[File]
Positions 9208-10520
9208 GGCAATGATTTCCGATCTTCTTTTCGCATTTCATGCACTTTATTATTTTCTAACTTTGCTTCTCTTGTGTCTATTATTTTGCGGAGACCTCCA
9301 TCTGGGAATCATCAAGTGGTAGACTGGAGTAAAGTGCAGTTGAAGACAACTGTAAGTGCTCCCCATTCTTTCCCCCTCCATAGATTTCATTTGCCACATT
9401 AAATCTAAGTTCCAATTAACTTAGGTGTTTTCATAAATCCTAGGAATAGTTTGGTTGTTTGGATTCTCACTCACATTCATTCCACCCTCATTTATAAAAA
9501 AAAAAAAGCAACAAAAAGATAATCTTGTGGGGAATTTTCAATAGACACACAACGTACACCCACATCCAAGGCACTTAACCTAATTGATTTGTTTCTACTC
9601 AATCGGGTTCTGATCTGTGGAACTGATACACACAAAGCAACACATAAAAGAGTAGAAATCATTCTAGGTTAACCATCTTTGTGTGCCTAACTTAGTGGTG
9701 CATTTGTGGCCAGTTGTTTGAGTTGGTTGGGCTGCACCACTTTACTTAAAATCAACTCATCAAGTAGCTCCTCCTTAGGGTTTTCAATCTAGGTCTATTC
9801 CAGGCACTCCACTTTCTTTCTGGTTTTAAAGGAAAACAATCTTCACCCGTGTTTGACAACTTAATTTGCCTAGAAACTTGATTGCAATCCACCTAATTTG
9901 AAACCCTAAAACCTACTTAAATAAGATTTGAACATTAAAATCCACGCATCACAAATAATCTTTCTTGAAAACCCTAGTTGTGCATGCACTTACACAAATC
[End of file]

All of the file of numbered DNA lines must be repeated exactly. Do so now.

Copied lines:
Positions 9208-10520
9208 GGCAATGATTTCCGATCTTCTTTTCGCATTTCATGCACTTTATTATTTTCTAACTTTGCTTCTCTTGTGTCTATTATTTTGCGGAGACCTCCA
9301 TCTGGGAATCATCAAGTGGTAGACTGGAGTAAAGTGCAGTTGAAGACAACTGTAAGTGCTCCCCATTCTTTCCCCCTCCATAGATTTCATTTGCCACATT
9401 AAATCTAAGTTCCAATTAACTTAGGTGTTTTCATAAATCCTAGGAATAGTTTGGTTGTTTGGATTCTCACTCACATTCATTCCACCCTCATTTATAAAAA
9501 AAAAAAAGCAACAAAAAGATAATCTTGTGGGGAATTTTCAATAGACACACAACGTACACCCACATCCAAGGCACTTAACCTAATTGATTTGTTTCTACTC
9601 AATCGGGTTCTGATCTGTGGAACTGATACACACAAAGCAACACATAAAAGAGTAGAAATCATTCTAGGTTAACCATCTTTGTGTGCCTAACTTAGTGGTG
9701 CATTTGTGGCCAGTTGTTTGAGTTGGTTGGGCTGCACCACTTTACTTAAAATCAACTCATCAAGTAGCTCCTCCTTAGGGTTTTCAATCTAGGTCTATTC
9801 CAGGCACTCCACTTTCTTTCTGGTTTTAAAGGAAAACAATCTTCACCCGTGTTTGACAACTTAATTTGCCTAGAAACTTGATTGCAATCCACCTAATTTG
9901 AAACCCTAAAACCTACTTAAATAAGATTTGAACATTAAAATCCACGCATCACAAATAATCTTTCTTGAAAACCCTAGTTGTGCATGCACTTACACAAATC